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  • Writer's pictureDarren Cody

A-CAR: A Non-Technical Guide to Nurturing User Adoption




Introduction

Welcome back, aspiring marketplace founders! Today, we're diving into a critical phase of your journey - Adoption. We're translating the tech-speak into practical steps to make your marketplace a user-favorite.


Looping back around, we’ve already covered the first three aspects of A-CAR: The Overview, Attraction, and Conversion. Today, we are facing Adoption; it is something you will more than likely fear at the beginning of your marketplace and transform into true love as it will become the beating heart of your business. 


Easy way to put it, keeping an existing customer happy is less expensive than buying a new one.


Let’s dive in, shall we?


The Role of Adoption in a Marketplace

In the highly competitive space you’re in or planning on jumping into, there is a lot of noise, and it is hard to keep a user’s attention when there’s a new episode of the latest and greatest out (If this were 2018, it would be Silicon Valley). Adoption keeps the user returning to use your product based on your average frequency rate (Stickiness Rate), which is how many times a user returns every week/month.


Let’s bring Nick from MAD (Marketplace Auto Detailing) back into the story and discuss how his marketplace performs. Last we heard, Nick focused on converting potential customers into Signups, Listings, and Bookings. 


Adoption will tie into many areas and metrics, building your eventual KPIs, but repeat bookings are unmistakably essential. Most of your paid marketing or attraction methods will focus on people who haven’t heard of your marketplace before, then get them to your home page and attempt to bring them down the funnel to the checkout or publish the listing page. 


Shouldn’t the user journey be different for those who know and understand the marketplace than for those unfamiliar? The correct answer might change, but for this sake, we will say yes, yes, it should be drastically different. 


Nick has been following these posts and has devised some plans to add to his NNL (Now, Next, Later) project for pre-development. We’ll return to this a little later.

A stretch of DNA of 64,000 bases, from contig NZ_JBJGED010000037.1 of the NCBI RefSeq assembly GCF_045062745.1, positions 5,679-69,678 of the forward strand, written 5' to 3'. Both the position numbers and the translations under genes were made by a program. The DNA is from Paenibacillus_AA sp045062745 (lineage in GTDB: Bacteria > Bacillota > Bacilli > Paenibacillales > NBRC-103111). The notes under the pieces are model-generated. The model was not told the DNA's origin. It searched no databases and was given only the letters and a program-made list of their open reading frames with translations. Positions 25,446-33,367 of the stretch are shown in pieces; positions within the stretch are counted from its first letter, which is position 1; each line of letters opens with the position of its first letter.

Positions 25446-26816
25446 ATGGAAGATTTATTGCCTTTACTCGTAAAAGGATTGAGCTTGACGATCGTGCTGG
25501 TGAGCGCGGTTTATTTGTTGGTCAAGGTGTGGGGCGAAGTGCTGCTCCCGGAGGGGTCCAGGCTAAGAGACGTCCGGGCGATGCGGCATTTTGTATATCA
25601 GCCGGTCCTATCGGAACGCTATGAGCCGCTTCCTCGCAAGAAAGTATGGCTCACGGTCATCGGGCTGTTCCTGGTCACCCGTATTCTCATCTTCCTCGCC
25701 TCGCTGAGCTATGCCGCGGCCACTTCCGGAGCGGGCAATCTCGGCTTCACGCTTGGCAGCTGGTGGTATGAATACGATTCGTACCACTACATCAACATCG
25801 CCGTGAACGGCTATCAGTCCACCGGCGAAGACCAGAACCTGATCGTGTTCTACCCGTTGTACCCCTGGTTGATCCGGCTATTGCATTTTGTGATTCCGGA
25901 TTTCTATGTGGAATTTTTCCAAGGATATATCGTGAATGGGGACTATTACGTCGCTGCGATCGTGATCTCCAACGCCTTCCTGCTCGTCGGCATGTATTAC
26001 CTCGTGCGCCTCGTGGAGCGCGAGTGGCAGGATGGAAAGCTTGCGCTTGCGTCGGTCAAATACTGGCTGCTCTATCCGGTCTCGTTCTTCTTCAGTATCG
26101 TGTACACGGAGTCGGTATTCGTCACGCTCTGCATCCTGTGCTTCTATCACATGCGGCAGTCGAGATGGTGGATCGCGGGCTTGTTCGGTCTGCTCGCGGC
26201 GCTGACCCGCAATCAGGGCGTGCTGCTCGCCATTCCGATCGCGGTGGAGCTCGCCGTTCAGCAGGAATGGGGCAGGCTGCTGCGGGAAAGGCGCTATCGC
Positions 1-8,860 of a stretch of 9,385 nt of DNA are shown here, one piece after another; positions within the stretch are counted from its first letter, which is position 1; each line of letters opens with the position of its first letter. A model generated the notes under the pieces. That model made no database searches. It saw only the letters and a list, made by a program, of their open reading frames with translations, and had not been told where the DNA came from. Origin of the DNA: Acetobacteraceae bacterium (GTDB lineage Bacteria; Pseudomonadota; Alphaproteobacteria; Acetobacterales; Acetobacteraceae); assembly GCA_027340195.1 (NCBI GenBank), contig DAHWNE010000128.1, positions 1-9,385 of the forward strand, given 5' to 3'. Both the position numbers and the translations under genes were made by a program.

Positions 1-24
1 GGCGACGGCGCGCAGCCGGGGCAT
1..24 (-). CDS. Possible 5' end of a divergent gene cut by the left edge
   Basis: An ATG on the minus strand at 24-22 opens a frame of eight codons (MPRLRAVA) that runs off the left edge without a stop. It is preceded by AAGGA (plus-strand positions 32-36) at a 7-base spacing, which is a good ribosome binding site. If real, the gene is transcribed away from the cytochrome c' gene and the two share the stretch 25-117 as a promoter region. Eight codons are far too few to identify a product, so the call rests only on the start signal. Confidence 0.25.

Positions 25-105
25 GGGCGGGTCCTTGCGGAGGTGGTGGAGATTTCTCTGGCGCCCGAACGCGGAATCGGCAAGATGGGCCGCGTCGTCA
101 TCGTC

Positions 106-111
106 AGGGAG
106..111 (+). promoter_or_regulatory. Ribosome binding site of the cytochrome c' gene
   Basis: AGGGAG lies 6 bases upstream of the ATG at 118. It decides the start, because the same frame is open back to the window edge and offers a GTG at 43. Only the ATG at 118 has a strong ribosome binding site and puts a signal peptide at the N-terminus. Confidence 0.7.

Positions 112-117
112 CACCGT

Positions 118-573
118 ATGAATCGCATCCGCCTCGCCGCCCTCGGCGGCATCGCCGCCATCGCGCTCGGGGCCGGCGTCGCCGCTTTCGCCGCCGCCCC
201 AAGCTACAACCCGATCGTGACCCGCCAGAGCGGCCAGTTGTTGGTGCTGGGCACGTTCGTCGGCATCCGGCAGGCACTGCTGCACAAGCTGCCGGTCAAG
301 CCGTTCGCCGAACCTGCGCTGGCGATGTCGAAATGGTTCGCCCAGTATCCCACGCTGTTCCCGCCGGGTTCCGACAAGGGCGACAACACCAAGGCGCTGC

Important Adoption Metrics For Your Marketplace


Let’s say Nick is planning an event and he wants to track his guest engagement.


  1. User Acquisition Rate: Imagine your marketplace is a party. This metric tells you how many new guests are showing up each day, week, or month. If fewer people start coming, you might need to send out more invitations or make your party more appealing.

  2. Active Users: This is like checking how many of your party guests are actually dancing, chatting, or enjoying the food, not just sitting in a corner. You want a lot of active participants to keep the party lively.

  3. Customer Lifetime Value (CLTV): Think of this as how much a friend spends on gifts for you over your entire friendship. In business terms, it's the total amount a customer will spend in your marketplace over their "lifetime" or duration as a customer.

  4. Customer Acquisition Cost (CAC): This is akin to how much you spend to convince a friend to come to your party, including invitations and reminders. In your marketplace, it's the cost of marketing and sales efforts to gain one new customer.

  5. Churn Rate: If your party starts at 8 PM and by 9 PM, half of your guests leave, that's not a good sign. In your marketplace, churn rate tells you how many customers or sellers stop using your platform over a certain period.

  6. Conversion Rate: Imagine you're handing out flyers for your party. If 100 people take a flyer and 10 actually show up, your conversion rate is 10%. It's a measure of how many people who visit your marketplace end up making a purchase or listing an item.

  7. Seller Acquisition Rate: Similar to inviting friends to your party, this metric tracks how fast you're convincing new sellers to join your marketplace. More sellers mean more variety and options for buyers.

  8. Time on Site and Page Views per Visit: This is like noting how long guests stay at your party and how many different activities they engage in. It shows how engaging your marketplace is for users.

  9. Supply-Demand Ratio: This is about balancing the snacks (supply) and the number of guests (demand) at your party. In your marketplace, it's about having the right balance between what's being sold and what buyers want.

  10. Repeat Purchase Rate: If your friends loved the party so much that they can't wait for the next one, you're doing something right. This metric measures how often customers come back to make another purchase.


Practical Strategies for Boosting User Adoption

Defensible Features / Workflows